Chest Pain vs Heart Attack: Spotting the Difference

Chest Pain Vs Heart Attack Coppell

When should you worry about chest pain? That persistent, dull burning sensation in your chest isn’t fading and seems to be worsening. Could it be a heart attack, or something else entirely?

Millions of Americans visit hospital emergency departments each year due to chest pain, often related to heart attack or unstable angina—critical cardiac symptoms indicating potential cardiac distress and underlying heart disease. However, only 20% are diagnosed with a heart attack or unstable angina, which signals a potential imminent heart attack.

While unexplained chest pain doesn’t always signify a heart attack, it should never be ignored. In this guide, we emphasize the importance of heart health and understanding heart disease, highlighting the criticality of recognizing heart attack warning signs and knowing when to take action to potentially save lives.

Visit Coppell ER for the best cardiologist in Coppell, TX. We prioritize minimizing wait times and immediate access to emergency care when every second counts.

Symptoms of a Heart Attack

Heart attack-related chest pain manifests in several ways, including as a painful pinching sensation, pressure, fullness, tightness, burning, or discomfort in the middle of the chest.

Furthermore, it’s critical to understand that there are other heart attack symptoms besides chest discomfort. Therefore, people experiencing chest pain should also watch out for the following additional signs:

  • Pain, pinching, numbness, tingling, or other uncomfortable sensations in either or both arms, the neck, back, stomach, or jaw
  • Chest pain on the left side or right side
  • Difficulty breathing
  • Chest pain when breathing
  • Feeling faint or dizzy
  • Unexpected vomiting or nausea
  • Unusual tiredness
  • Sudden weakness, heaviness, or aching in either or both arms
  • Cold perspiration or flushing

Not all heart attacks involve chest pain, so seek emergency care if you experience any unusual symptoms. Be aware that chest pain when breathing, anxiety chest pain, and chest muscle pain could also indicate serious issues.

Understanding the source of your chest pain can be crucial for proper diagnosis and treatment. For instance, distinguishing between cardiac arrest vs heart attack or recognizing chest muscle pain vs heart attack can be life-saving. If you’re ever unsure about your symptoms, don’t hesitate to seek medical attention.

Evaluate Your Chest Pain Symptoms Now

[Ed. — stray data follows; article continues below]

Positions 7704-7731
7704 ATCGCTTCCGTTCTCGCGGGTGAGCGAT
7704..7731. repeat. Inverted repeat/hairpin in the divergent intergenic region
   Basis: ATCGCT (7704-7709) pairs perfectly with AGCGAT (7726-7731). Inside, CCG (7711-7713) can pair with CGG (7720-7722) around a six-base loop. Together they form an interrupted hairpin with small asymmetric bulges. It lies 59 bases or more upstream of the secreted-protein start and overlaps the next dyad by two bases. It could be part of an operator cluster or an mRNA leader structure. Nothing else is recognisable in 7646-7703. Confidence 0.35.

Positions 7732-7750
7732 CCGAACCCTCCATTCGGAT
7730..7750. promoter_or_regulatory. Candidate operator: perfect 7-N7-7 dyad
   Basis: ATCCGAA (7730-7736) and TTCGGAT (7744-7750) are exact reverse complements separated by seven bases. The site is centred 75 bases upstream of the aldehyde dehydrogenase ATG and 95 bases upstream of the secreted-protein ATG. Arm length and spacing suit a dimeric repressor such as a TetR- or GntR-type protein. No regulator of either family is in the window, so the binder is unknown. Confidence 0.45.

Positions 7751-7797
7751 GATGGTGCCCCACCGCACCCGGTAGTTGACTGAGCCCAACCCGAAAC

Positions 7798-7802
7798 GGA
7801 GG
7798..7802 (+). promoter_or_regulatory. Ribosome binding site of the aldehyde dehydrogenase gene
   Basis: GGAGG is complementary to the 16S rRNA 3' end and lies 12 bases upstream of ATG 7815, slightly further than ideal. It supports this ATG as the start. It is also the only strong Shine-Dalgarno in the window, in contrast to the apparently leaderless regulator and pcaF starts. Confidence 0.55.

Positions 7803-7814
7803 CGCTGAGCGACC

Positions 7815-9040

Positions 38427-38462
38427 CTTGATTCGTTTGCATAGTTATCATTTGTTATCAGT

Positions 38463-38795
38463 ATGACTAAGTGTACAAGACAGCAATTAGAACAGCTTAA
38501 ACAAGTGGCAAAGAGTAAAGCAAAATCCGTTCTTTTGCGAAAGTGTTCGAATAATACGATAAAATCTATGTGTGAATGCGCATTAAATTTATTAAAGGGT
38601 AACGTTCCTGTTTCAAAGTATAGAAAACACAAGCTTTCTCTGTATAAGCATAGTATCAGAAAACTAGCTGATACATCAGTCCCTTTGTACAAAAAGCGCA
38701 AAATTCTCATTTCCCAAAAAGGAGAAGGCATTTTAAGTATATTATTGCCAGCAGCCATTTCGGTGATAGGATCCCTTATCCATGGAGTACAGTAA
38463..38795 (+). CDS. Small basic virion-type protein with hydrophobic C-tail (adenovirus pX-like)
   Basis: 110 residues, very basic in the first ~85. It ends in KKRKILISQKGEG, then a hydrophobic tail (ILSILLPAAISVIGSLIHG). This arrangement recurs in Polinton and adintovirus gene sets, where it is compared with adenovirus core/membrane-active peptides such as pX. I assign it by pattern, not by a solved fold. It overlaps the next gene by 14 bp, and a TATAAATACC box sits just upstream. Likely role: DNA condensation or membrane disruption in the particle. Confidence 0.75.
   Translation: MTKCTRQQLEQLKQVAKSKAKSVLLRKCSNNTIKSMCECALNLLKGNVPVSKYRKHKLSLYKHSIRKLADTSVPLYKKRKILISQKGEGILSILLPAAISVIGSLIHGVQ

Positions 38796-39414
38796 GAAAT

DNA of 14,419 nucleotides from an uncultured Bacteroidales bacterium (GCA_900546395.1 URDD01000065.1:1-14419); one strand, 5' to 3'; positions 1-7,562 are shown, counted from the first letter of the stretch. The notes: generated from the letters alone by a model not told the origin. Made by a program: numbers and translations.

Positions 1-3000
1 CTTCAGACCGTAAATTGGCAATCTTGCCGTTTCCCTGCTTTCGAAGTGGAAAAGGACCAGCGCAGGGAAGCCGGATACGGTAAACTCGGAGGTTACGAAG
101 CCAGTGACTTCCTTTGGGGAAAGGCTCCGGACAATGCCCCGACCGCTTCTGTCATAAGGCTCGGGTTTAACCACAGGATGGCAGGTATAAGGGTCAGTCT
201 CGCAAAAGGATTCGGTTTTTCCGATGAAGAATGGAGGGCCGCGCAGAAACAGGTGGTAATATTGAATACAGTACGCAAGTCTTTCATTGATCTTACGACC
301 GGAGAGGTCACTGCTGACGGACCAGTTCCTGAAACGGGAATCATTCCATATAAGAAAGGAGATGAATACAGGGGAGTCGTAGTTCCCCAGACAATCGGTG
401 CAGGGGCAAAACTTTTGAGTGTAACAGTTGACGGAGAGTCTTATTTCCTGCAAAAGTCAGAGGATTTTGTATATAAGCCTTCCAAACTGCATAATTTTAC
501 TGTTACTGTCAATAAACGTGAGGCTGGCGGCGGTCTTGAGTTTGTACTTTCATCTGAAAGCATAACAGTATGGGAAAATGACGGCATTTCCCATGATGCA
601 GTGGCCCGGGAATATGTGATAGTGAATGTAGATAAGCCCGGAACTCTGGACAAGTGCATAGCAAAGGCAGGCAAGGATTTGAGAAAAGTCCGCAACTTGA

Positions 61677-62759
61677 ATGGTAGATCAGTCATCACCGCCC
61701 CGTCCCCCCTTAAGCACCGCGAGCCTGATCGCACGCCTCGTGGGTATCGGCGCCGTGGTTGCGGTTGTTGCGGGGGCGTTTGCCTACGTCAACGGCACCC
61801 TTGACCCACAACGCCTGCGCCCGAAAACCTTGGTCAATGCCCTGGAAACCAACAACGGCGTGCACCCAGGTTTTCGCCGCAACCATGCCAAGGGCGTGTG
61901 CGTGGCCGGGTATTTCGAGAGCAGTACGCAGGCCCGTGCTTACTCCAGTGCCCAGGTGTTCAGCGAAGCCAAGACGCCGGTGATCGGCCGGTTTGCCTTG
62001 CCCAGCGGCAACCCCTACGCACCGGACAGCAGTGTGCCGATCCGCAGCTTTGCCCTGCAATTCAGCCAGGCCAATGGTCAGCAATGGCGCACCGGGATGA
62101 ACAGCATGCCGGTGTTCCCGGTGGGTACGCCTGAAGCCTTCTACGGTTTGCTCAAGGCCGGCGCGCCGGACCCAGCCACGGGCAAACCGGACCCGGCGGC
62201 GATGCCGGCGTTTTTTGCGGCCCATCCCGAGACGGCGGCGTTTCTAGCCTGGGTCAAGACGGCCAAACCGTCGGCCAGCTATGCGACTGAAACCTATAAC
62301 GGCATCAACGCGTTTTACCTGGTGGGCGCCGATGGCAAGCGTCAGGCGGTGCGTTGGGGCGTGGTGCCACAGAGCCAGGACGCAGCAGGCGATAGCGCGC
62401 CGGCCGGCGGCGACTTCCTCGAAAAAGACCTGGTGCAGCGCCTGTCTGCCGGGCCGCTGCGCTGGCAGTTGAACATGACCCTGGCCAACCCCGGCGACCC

Chest Muscle Pain vs Heart Attack

As mentioned earlier, there are many ways to describe chest pain. Let’s discuss the differences between chest pain resulting from a heart attack and discomfort in the chest muscles caused by other conditions.

What It Feels Like

Heart attack-related chest pain frequently feels like a lot of pressure, tightness, burning, or squeezing in the chest. In contrast, chest muscle pain typically feels sharp or knife-like, especially after coughing or inhaling deeply.

How It Starts

Heart attack pain usually begins suddenly and intensely, feeling like heavy pressure or tightness in the chest. In contrast, chest muscle pain tends to develop gradually, feeling sharp or stabbing and often triggered by specific movements or breathing.

Where the Pain Occurs

Chest pain related to heart attacks typically spreads across a broad area, often in the center of the chest. Pain that is more localized to one side of the body, such as left side chest pain or right side chest pain, is less likely to indicate a heart attack. Moreover, pain confined to a small, specific spot usually has a different cause, as a heart attack often causes pain that radiates to the left arm, jaw, neck, or back.

Duration of Pain

If you experience chest pain that persists for several days without any other symptoms, it is likely not caused by a heart attack; however, if the pain is accompanied by other symptoms, such as shortness of breath or nausea, it could indicate a heart attack, including a widow maker heart attack, which involves a severe blockage in the left main artery of the heart.

When To Seek Help

When to seek help in Heart Attack and Chest Pain

If your chest pain persists or worsens, go to the nearest cardiac care center immediately. Urgent medical attention is necessary for certain diseases that might cause chest pain, even if it is not connected to a heart attack.

At Coppell ER, our team of expert cardiologists and physicians excels in diagnosing and treating chest pain. Using advanced techniques and thorough evaluations, we identify the root cause of your pain to provide the most effective treatment possible.


How do I know if my chest pain is a heart attack?

To know if your chest pain is a heart attack, check for signs like intense pressure, tightness, or squeezing in your chest, along with shortness of breath, nausea, or pain radiating to your arm, jaw, neck, or back. If you notice these symptoms, seek emergency medical help.

Can chest pain go away on its own?

Sometimes, chest pain can resolve without intervention, especially if it arises from minor causes like muscle strain or indigestion. However, we don’t advise taking any chances with severe and persistent chest pain.

How can I test myself for a heart attack?

Look for signs like severe chest pressure, tightness, or squeezing, and pain that spreads to your arm, jaw, neck, or back. Be aware of additional symptoms such as difficulty breathing, nausea, or sweating. If these symptoms occur, see a cardiologist immediately.

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